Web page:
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Photocurrents with a twist.
The optical spectroscopy lab is looking for enthusiastic students for a MSc. thesis project with the ambitious goal to create, investigate and manipulate spin-polarized photocurrents in homemade topological insulator devices.
Topological insulators are a novel class of materials with very special properties. Due to a topological twist in their electronic structure, electrons at the surfaces of these bulk insulators behave as massless Dirac fermions rendering the surfaces metallic. This extraordinary feat is realized due to a dominant role being played by the spin-orbit interaction in these materials. At the same time this also results in a second peculiar behavior: only electrons with a specific spin orientation can flow through these metallic surfaces in a given direction. This implies that if currents are forced to flow through these surfaces, they are necessarily spin-polarized. All these properties together make these materials the ideal playground for applications in spintronics: a new form of technology in which the spin of electrons is used to transmit information rather then by its charge. In the optical spectroscopy lab we have recently build a new setup that uses polarized laser light to force a pico-ampere current flow in a material (only 10^6 electrons/second!). By changing the polarization state of the incoming light, it is possible to observe changes in the photocurrent and differentiate between several origins of the induced photocurrent.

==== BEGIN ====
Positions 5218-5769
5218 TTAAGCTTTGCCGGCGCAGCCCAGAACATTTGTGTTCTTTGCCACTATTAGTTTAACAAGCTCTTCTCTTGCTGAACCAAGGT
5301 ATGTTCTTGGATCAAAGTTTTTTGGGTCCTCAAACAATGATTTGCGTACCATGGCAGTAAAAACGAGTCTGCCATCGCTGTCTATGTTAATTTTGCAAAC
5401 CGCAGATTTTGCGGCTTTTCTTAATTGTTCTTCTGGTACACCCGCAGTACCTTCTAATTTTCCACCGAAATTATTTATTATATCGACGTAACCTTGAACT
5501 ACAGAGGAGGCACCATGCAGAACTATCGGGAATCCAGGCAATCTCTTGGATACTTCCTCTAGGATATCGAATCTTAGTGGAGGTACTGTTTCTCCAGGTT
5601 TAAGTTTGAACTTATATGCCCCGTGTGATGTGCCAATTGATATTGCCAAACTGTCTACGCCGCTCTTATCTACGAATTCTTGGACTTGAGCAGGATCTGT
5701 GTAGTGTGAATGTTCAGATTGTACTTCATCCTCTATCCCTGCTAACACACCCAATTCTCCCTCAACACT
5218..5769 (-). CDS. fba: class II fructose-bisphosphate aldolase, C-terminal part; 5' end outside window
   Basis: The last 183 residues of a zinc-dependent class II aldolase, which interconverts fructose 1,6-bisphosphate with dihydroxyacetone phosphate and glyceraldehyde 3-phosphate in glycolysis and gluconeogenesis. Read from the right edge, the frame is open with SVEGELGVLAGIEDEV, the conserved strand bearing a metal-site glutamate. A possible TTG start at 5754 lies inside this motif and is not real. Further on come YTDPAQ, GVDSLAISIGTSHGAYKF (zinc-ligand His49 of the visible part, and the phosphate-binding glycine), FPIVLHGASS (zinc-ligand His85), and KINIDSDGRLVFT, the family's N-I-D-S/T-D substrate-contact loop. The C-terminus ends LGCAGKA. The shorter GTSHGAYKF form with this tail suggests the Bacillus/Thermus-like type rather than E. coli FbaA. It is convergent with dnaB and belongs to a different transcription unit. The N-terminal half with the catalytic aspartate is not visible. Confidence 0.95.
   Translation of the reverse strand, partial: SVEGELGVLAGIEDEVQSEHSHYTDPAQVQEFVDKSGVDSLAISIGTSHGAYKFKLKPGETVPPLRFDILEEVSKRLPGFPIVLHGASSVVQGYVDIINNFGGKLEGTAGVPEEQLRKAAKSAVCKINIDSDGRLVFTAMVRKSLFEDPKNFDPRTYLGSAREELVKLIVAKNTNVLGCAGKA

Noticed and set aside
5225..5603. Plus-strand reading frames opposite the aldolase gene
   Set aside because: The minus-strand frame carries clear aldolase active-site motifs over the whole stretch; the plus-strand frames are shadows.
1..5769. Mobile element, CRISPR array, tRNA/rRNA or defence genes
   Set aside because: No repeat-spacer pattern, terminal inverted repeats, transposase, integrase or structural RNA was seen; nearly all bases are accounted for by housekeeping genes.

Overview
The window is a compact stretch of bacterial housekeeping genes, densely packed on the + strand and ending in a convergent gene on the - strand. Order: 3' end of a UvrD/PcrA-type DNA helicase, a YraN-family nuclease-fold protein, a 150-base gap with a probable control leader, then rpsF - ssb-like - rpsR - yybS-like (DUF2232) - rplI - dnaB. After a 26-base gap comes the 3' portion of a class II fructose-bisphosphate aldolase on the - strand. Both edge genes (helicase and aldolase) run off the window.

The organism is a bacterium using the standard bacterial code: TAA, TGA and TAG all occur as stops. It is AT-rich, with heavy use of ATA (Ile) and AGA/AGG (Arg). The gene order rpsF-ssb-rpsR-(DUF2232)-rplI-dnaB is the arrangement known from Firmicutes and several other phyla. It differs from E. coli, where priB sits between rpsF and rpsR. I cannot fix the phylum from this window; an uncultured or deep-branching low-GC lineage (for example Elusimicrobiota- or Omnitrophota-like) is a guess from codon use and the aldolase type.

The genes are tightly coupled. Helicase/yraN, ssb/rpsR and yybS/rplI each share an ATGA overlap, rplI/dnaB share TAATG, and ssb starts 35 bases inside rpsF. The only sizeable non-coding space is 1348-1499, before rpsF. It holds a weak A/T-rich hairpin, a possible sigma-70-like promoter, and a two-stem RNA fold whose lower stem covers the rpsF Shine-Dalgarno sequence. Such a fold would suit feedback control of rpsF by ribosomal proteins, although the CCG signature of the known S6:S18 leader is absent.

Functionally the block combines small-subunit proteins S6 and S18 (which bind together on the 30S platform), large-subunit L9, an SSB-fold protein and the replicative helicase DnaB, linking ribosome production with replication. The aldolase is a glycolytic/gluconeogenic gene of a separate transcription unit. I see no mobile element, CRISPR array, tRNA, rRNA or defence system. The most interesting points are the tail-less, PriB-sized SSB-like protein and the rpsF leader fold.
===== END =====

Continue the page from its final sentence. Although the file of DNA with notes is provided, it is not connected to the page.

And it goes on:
The aim of this project is to detect the presence of spin-polarized surface photocurrents in homemade topological insulator devices. To do so you will have to make improvements to the existing photocurrent setup and fabricate your own devices. Most importantly you will have to come up with a clever measurement scheme to exclude other effects, such as thermoelectric currents arising from laser induced heating. The big challenge will be to prove or disprove recent theoretical proposals for the magnitude and polarization dependence of the photocurrents.
The theory heavy nature of this project combined with a challenging experimental task requires background knowledge of condensed matter physics (e.g. GM1 and/or GM2. Photovoltaics is a good alternative.).
For more information please contact Erik van Heumen.